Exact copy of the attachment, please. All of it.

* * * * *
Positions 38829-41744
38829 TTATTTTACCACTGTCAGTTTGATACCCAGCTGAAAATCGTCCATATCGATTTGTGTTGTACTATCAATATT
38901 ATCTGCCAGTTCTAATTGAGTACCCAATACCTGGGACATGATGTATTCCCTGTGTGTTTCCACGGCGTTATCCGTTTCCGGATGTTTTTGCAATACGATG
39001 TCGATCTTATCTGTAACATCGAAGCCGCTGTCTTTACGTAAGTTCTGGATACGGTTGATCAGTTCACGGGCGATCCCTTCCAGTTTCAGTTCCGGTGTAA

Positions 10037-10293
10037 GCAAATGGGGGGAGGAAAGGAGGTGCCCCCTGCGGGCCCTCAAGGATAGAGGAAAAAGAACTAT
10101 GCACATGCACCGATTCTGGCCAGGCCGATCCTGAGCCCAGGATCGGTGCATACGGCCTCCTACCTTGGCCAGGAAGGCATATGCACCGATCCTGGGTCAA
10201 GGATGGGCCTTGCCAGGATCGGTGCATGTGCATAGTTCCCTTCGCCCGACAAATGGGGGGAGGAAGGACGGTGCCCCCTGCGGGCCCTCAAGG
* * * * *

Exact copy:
Positions 38829-41744
38829 TTATTTTACCACTGTCAGTTTGATACCCAGCTGAAAATCGTCCATATCGATTTGTGTTGTACTATCAATATT
38901 ATCTGCCAGTTCTAATTGAGTACCCAATACCTGGGACATGATGTATTCCCTGTGTGTTTCCACGGCGTTATCCGTTTCCGGATGTTTTTGCAATACGATG
39001 TCGATCTTATCTGTAACATCGAAGCCGCTGTCTTTACGTAAGTTCTGGATACGGTTGATCAGTTCACGGGCGATCCCTTCCAGTTTCAGTTCCGGTGTAA

Positions 10037-10293
10037 GCAAATGGGGGGAGGAAAGGAGGTGCCCCCTGCGGGCCCTCAAGGATAGAGGAAAAAGAACTAT
10101 GCACATGCACCGATTCTGGCCAGGCCGATCCTGAGCCCAGGATCGGTGCATACGGCCTCCTACCTTGGCCAGGAAGGCATATGCACCGATCCTGGGTCAA
10201 GGATGGGCCTTGCCAGGATCGGTGCATGTGCATAGTTCCCTTCGCCCGACAAATGGGGGGAGGAAGGACGGTGCCCCCTGCGGGCCCTCAAGG